UK Roadtrip Week 1

After Ireland we spent three weeks back in the UK with a rental car. Having a car was a first for us on this trip; it gave us freedom to explore hard to reach places but also stressed us out way more than any bus, train, or plane we’ve been on. But all’s well that ends well.

Day 1: Canterbury, UK

Stepping out of our Airbnb, we were met by a balmy, sunny 80 degree afternoon. According to various Airbnb hosts that we had, both Ireland and the UK struggle with weather above 70 degrees. They considered 80 to be a heat wave. One of the contributing factors to their misery was the general absence of air conditioners. They would typically get very little use as the countries remain colder most of the year. Needless to say, our evening was restless, sweaty, and bereft of sleep but the daytime was great.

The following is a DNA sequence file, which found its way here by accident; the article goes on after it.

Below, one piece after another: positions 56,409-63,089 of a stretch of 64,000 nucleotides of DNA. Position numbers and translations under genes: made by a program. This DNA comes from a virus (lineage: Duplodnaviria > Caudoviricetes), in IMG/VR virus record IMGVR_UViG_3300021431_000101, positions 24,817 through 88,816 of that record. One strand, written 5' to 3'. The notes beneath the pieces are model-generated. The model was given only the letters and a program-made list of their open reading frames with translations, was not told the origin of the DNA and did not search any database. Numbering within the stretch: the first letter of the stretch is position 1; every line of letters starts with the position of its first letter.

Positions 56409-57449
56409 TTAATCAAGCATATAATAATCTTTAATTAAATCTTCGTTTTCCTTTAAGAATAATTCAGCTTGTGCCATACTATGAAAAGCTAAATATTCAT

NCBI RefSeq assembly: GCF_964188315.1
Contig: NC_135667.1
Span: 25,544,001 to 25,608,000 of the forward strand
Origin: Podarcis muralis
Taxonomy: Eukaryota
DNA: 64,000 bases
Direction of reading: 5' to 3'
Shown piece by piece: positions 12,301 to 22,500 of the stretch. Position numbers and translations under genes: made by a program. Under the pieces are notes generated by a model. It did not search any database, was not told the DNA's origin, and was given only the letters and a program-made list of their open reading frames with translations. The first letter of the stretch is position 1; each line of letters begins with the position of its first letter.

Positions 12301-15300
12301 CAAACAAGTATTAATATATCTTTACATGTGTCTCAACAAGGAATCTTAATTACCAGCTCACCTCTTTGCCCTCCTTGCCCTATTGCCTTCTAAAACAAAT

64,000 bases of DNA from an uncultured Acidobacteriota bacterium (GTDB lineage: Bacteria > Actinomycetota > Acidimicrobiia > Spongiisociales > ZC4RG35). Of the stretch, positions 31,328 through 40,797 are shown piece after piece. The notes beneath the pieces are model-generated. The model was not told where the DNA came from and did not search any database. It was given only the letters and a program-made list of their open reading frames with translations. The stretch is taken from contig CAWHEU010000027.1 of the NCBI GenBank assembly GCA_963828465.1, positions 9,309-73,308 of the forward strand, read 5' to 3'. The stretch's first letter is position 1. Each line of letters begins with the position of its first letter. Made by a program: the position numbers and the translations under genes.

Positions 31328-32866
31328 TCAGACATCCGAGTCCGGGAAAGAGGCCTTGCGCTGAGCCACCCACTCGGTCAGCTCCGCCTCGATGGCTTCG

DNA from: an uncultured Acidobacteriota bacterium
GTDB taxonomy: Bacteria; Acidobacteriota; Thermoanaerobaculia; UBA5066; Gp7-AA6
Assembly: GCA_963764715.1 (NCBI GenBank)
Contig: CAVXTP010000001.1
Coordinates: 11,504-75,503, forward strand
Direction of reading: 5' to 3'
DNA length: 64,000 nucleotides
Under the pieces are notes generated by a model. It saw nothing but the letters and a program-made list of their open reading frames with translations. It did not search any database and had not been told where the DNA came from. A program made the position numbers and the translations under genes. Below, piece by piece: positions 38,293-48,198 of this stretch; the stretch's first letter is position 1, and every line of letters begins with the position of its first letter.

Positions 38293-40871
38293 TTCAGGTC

The downtown of Canterbury was quaint. A small historic Roman rampart lined a stone promenade beside a shallow river. Thin boats with pole-men made their way against the current with tourists lounging in the middle. The green algae and fauna beneath the water reflected a bright green, magnified by the sun.

Day 2 Jane Austen’s House

Hannah is a big fan of Jane Austen. We visited Chawton, the location of the Jane Austen House Museum. This was slightly less interesting for me, so I chose to read in the garden while Hannah took her sweet time exploring every crevice inside. Afterward, we walked along the walled English lane to the Chawton House.

With the warm sun beaming down, we climbed into the air-conditioned car and made our way to the Airbnb. That evening, I enjoyed a nice run in the neighborhood before grabbing some sleep.

Day 3 Winchester